Rise and Fall of Idahome

Interesting things pop-up unexpectedly as one searches for completely different topics. I wanted to find every town with a state name, a laborious manual process undertaken for Geographic Matryoshka with US States. Dutifully, I entered each name into the Geographical Names Information System (GNIS) one-by-one and tallied the results. My search for Idaho produced towns such as Idaho, NY; Idaho, ND; Idaho, OH; Idaho, PA and Idaho, TN. However there were other results on the screen because the values weren’t truncated. That’s when I noticed what I thought might be one of the better place names in the United States, the remarkable Idahome in Cassia County, Idaho.

Goodness knows I’ve always been captivated by a solid portmanteau. This was one of the best, a remarkable combination of Idaho and Home. There’s no place like home! I couldn’t think of any similar state combination. I supposed Utahome came close or maybe twist it a little more to create Ohiohome. Maybe the Arapaho tribe of Native Americans could create a place called Arapahome. Still, Idahome actually existed and it had been recorded as a placename by the U.S. government.

Idahome, Idaho

I should clarity that point. GNIS said Idahome existed. Boots on the ground might argue with that point. Sure it existed — in the past tense — although it existed in its current form only as a ghost town with a derelict grain elevator and the faint footprints of a few former residences.

Abandoned town site of Idahome by Linda Paul on Flickr (cc)

What could have possibly happened to a place with such a noteworthy name? An historical marker placed on Highway 81 at the old townsite (map) provided a nice summary:

After wheat crops flourished in this dry farm area, Idahome sprang up here in 1916 as a railroad terminal. Irrigation projects boosted its economy. When wheat farms disappeared and highway traffic replaced rail service here, Idahome became a ghost town. Its grain elevators, lumberyards, stores, airport, oil company, school, newspaper and people are only past memories. An elevator and a few building foundations mark its site.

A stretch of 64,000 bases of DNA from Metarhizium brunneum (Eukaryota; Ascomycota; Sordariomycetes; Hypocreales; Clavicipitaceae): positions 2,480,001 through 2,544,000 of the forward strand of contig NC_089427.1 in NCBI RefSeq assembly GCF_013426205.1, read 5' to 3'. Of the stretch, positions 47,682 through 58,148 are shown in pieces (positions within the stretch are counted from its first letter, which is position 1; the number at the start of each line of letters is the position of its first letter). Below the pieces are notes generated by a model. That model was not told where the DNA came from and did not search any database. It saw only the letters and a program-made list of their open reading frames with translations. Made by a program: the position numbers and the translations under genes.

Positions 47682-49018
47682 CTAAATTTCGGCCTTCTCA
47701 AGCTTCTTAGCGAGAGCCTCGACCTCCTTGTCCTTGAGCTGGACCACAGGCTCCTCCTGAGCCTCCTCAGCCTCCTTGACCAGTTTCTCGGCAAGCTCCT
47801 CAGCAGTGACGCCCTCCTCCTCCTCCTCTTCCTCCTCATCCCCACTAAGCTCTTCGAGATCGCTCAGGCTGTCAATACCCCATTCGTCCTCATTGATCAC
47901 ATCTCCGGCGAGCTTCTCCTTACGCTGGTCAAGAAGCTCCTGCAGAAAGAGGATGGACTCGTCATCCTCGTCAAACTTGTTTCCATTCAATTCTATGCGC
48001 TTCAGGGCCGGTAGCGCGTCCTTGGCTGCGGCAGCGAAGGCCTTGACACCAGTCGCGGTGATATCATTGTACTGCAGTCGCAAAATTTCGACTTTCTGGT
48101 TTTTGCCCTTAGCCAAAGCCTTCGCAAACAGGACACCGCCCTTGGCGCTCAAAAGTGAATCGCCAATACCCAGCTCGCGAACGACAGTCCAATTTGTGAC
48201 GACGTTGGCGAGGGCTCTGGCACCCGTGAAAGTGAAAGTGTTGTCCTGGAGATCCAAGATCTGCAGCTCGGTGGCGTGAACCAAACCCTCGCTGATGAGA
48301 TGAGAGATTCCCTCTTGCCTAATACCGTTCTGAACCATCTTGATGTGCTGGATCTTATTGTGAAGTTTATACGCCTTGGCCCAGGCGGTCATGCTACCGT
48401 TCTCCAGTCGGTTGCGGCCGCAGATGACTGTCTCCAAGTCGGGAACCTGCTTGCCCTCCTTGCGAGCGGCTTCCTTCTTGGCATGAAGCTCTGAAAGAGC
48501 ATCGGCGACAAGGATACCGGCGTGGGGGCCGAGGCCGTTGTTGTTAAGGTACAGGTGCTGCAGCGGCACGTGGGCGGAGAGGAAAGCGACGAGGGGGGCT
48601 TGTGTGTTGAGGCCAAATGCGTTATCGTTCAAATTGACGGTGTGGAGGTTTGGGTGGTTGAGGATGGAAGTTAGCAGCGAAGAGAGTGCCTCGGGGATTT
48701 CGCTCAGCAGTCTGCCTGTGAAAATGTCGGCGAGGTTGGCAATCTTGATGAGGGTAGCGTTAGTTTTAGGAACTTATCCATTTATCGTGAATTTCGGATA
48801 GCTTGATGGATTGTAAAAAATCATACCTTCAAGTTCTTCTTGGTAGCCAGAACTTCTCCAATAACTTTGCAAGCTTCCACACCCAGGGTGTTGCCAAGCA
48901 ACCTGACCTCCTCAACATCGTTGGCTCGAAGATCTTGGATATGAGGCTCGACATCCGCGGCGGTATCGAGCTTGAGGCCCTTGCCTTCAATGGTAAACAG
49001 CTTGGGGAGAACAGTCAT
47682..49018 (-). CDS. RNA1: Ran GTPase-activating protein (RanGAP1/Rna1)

Wikipedia also had a minor Idahome entry although it contained an unsubstantiated claim. "The community was named by a railroad surveying party that found a bag labeled ‘Idahome Flour Co.’ at the site; the railroad made the place a stop with the flour company’s name." That sounded fine although in apocryphal terms. Evidence contemporary with the flourishing of Idahome in the early Twentieth Century contradicted the formative fable. Imagine that. An assertion made on Wikipedia without attribution proving to be wrong.

IdaHome Flour Building
IdaHome Flour Building by Nicholas D. on Flickr (cc)

Idahome was an obscure locale even when it thrived although it left a small paper trail in its wake that was captured by Google Books. Idahome wasn’t the name of a flour company originally, it was a brand used for wheat flour by the The Twin Falls Milling & Elev., Co. of Twin Falls, Idaho, as noted in the January 1912 edition of Northwestern Miller. Another publication of the period, The American Miller and Processor, elaborated further.

WHERE IDAHOME FLOUR IS MADE. The new plant of the Twin Falls Mill and Company, located at Twin Falls, Idaho, was started but a short time ago. The company is in possession of a new 400-barrel mill electrically operated, located in a brick building 36 by 64 feet, four stories high. The mill is thoroughly equipped with the latest mill machinery, eight stands of rolls, cleaners packers and all the various machines. The mill is so arranged that the capacity can be increased to 600 barrels if trade demands, and has been made for the adding of a plant to manufacture breakfast food of all kinds. A months before starting, the company held a contest offering a prize for the most acceptable name a flour, and as a result have accepted and patented the two names "Idahome" and "Shoshone Mist."

More important, the railroad didn’t name Idahome for a discarded bag, it was developed specifically as a terminal to serve the Idahome brand of flour. By 1918 the N.W. Ayer & Son’s American Newspaper Annual and Directory noted that Idahome had become a town of 300 people complete with the short-line railroad, telephone service, a bank, the mill and a sugar beet factory. It was also a local center for lead and silver mining as well as for agricultural pursuits including the grazing of sheep and cattle. At some point the name of the company did change to Idahome Grain & Produce Co. although that happened after the mill had been established and in any case the end was near. In 1919 the company moved to nearby Burly. Soon one of the best named locations in the nation began on its path towards oblivion.

It was too good for the name to simply die, though. Its memory lived on in Idahome Road, leading from the old town site to Interstate 84 (street view). There were also several likely unrelated mentions:

Most inexplicably, and I’m sure completely coincidentally, there was an Idahome Street in West Covina, California (map)